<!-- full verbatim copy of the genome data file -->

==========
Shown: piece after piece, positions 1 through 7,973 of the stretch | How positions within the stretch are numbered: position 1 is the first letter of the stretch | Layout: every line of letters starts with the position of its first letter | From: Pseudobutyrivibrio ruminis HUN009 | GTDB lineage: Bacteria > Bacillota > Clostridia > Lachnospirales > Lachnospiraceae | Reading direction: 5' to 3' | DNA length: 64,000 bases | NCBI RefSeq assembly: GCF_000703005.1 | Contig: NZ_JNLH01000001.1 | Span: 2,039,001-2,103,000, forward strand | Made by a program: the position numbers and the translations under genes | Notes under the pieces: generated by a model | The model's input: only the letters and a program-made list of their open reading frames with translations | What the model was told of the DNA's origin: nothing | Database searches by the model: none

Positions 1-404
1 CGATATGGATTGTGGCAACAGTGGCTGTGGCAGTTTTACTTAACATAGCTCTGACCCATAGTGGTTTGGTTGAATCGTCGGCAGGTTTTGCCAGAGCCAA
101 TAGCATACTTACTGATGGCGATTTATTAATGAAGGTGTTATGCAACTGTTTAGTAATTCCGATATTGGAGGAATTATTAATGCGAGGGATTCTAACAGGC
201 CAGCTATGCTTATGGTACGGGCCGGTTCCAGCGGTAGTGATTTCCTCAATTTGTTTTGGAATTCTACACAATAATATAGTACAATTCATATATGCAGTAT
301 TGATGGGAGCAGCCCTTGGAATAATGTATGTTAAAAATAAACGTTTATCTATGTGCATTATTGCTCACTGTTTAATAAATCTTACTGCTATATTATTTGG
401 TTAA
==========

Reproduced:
Shown: piece after piece, positions 1 through 7,973 of the stretch | How positions within the stretch are numbered: position 1 is the first letter of the stretch | Layout: every line of letters starts with the position of its first letter | From: Pseudobutyrivibrio ruminis HUN009 | GTDB lineage: Bacteria > Bacillota > Clostridia > Lachnospirales > Lachnospiraceae | Reading direction: 5' to 3' | DNA length: 64,000 bases | NCBI RefSeq assembly: GCF_000703005.1 | Contig: NZ_JNLH01000001.1 | Span: 2,039,001-2,103,000, forward strand | Made by a program: the position numbers and the translations under genes | Notes under the pieces: generated by a model | The model's input: only the letters and a program-made list of their open reading frames with translations | What the model was told of the DNA's origin: nothing | Database searches by the model: none

Positions 1-404
1 CGATATGGATTGTGGCAACAGTGGCTGTGGCAGTTTTACTTAACATAGCTCTGACCCATAGTGGTTTGGTTGAATCGTCGGCAGGTTTTGCCAGAGCCAA
101 TAGCATACTTACTGATGGCGATTTATTAATGAAGGTGTTATGCAACTGTTTAGTAATTCCGATATTGGAGGAATTATTAATGCGAGGGATTCTAACAGGC
201 CAGCTATGCTTATGGTACGGGCCGGTTCCAGCGGTAGTGATTTCCTCAATTTGTTTTGGAATTCTACACAATAATATAGTACAATTCATATATGCAGTAT
301 TGATGGGAGCAGCCCTTGGAATAATGTATGTTAAAAATAAACGTTTATCTATGTGCATTATTGCTCACTGTTTAATAAATCTTACTGCTATATTATTTGG
401 TTAA